A conversation with my father - a man whose sociopolitical views could hardly be more opposite to mine - highlighted very well a fundamental lack of reason so characteristic of those who say that corporations are evil.
Father: Cigarette companies just make their money off the backs of the helplessly addicted.
Me: Ha, ha! You're joking, right?
Father: Certainly not! Cigarettes are a chemical addiction.
Me: ...Yes, but you don't really think that cigarette manufacturers are motivated to produce on that basis.
Father: Smokers are completely addicted to cigarettes. It's that that keeps the money coming in for the cigarette manufacturers.
Me: Demand for cigarettes is cultural, though. It originates from a time before people knew that it was bad for you (and if I recall correctly, they thought it was actually beneficial).
Father: No. Smokers can't stop buying cigarettes, they're addictive.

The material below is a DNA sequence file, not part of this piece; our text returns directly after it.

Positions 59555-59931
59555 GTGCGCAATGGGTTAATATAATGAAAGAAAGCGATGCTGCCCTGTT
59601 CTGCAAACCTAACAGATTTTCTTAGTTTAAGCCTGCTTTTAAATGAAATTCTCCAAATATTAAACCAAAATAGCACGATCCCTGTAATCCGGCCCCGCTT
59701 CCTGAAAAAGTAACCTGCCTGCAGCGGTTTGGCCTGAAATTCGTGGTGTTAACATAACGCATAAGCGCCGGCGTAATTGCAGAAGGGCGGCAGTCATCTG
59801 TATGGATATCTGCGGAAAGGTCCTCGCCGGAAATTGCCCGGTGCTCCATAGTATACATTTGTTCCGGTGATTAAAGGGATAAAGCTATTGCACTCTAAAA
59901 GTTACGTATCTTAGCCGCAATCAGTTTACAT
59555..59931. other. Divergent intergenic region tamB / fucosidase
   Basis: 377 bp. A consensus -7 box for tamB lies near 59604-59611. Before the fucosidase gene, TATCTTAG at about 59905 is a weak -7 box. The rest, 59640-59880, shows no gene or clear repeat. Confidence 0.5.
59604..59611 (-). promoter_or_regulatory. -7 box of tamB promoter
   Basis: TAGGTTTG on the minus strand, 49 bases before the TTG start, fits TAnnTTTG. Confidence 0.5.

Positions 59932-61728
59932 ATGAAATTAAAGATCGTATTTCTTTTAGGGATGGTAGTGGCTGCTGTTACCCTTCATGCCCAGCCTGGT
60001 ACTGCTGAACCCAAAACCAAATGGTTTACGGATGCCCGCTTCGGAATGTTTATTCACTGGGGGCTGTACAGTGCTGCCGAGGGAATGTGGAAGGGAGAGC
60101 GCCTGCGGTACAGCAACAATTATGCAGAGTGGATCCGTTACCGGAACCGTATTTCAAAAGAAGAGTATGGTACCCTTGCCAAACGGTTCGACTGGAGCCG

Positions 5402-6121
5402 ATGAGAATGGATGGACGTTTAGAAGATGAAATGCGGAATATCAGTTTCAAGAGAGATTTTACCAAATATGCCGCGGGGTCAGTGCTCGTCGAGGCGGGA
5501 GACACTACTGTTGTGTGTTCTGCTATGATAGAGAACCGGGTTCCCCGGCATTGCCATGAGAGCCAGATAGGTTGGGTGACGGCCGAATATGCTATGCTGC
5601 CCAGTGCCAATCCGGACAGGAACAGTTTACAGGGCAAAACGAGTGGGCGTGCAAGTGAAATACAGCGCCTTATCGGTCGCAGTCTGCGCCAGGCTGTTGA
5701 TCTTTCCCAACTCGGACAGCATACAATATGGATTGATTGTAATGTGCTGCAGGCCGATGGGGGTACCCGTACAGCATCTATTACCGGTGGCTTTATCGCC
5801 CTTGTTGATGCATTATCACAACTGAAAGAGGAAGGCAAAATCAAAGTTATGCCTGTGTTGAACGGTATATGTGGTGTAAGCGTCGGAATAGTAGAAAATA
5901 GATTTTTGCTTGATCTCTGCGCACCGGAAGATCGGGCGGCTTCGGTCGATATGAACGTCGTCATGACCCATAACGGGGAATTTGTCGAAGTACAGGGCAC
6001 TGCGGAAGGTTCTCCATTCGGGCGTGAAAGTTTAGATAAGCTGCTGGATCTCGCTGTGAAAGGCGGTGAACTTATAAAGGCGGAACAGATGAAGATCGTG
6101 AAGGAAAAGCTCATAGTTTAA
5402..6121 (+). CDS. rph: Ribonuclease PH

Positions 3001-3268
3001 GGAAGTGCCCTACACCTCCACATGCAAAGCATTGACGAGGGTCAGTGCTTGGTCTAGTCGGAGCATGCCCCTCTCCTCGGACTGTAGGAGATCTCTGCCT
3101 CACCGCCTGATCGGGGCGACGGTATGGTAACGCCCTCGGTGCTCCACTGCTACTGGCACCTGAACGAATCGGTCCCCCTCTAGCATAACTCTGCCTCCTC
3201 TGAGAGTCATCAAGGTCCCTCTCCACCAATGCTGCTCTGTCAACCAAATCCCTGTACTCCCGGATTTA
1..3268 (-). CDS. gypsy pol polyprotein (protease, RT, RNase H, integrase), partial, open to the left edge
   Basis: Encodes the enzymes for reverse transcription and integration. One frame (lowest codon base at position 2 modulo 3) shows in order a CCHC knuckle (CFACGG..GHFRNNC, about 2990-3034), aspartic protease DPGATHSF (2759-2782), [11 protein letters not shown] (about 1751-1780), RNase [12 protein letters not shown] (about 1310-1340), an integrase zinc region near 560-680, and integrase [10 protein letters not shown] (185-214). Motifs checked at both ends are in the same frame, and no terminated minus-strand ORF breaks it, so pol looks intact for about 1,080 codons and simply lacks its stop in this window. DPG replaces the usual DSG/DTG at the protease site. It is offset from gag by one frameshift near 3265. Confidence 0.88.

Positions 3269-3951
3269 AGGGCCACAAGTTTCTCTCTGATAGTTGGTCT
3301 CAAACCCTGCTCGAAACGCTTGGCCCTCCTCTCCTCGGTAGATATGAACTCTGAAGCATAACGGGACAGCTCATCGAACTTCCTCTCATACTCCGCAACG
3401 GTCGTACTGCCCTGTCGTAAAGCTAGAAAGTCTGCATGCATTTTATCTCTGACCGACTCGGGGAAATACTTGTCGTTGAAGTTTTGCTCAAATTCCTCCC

Me: Yes, but they weren't addicted before they started smoking, were they?
I really never got an answer to that. Do people not think at all before saying things like this? It's the matter of seconds to realise that the demand for cigarettes can't possibly originate from the addiction (I won't get into the idiocy of implying that chemical addiction is somehow irreversible, or nearly irreversible, or even that it has any great power over people. Especially considering my father brags about how easy it was for him to give up smoking!), because the demand must exist before the addiction is created.